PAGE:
Brazilian cherry wood flooring comes from the Jatoba tree.
Brazilian cherry wood (Hymenaea courbaril) comes from the Jatoba tree, a species indigenous to South and Central America. Harder than oak, it's durable, doesn't dent easily and is insect-resistant. Many flooring outlets carry pre-finished Brazilian cherry wood flooring with a clear finish. A clear finish accentuates the reddish undertones of the wood. But unfinished Brazilian cherry wood stains well and is solid.
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Properties of Brazilian Cherry Wood
Among hardwoods, Brazilian cherry wood is one of the harder species. On the Janka scale of hardness, a test that measures a wood's resistance to denting, Brazilian cherry wood is rated at 2350. As a comparison, mahogany is rated at 2200. Oak, a common hardwood used for flooring, averages around 1300. This hardness, as well as its insect-resistant properties and adaptable appearance, makes it a popular flooring choice.
Preparation for Sanding
Though clear stain brings out the natural reddish-brown hues of the wood, Brazilian cherry wood adapts to most stains. To prepare wood for staining, it must be sanded. Because of this wood's hardness, County Flooring recommends you sand and finish the floors professionally.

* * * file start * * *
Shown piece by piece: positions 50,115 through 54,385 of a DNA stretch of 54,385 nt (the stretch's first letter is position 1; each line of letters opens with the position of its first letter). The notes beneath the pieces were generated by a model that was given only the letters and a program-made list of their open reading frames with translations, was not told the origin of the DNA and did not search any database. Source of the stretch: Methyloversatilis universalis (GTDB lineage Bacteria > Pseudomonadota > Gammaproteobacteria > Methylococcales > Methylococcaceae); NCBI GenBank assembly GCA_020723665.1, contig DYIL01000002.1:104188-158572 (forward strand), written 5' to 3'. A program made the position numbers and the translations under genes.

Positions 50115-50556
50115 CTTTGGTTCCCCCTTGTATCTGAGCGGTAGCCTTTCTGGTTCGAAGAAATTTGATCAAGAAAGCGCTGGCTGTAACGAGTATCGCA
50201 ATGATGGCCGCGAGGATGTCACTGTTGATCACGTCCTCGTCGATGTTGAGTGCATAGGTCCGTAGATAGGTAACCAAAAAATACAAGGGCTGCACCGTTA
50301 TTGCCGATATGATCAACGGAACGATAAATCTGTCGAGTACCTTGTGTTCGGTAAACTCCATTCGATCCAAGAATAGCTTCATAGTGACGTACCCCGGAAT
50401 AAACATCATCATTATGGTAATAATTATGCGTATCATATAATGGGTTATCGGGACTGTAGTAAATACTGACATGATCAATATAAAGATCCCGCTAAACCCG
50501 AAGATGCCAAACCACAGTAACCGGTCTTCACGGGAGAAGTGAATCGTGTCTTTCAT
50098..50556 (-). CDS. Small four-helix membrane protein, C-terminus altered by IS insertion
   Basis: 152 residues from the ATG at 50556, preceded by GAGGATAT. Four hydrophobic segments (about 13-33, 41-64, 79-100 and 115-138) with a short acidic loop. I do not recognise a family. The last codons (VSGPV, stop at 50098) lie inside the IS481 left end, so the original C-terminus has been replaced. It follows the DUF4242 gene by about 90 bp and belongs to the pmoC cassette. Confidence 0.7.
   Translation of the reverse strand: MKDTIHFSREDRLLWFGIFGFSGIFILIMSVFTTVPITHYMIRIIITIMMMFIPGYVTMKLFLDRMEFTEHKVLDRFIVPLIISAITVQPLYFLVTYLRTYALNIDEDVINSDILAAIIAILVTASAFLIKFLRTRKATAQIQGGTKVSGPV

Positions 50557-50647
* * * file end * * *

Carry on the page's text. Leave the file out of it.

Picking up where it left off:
Brazilian cherry wood''s color becomes more pronounced with age. When you choose a stain, consider that it will grow darker over time. Also, there are wide color variations in this wood species. According to Flooring Professor, flooring from the sapwood is grayish-white; heartwood has a red to orange-brown hue in the beginning, which deepens to a reddish brown with age. Directional grain variations exist in Brazilian cherry wood, and any stain will enhance the grain. Water- and oil-based stains are available. While a water-based finish preserves the natural color longer; oil-based stains accentuate the wood's natural red hues. A shellac or varnish is recommended over the stain.
Care and cleaning Brazilian cherry wood is no different than doing so for any hardwood. The Flooring Professor recommends you sweep, dust mop or vacuum the wood daily. Loosen any debris lodged in natural grooves of the grain. A citrus-based wood cleaner is suitable for daily maintenance. For deep cleaning, many flooring installers carry mop kits with specialty cleaners and polishers. Ask your supplier for recommendations.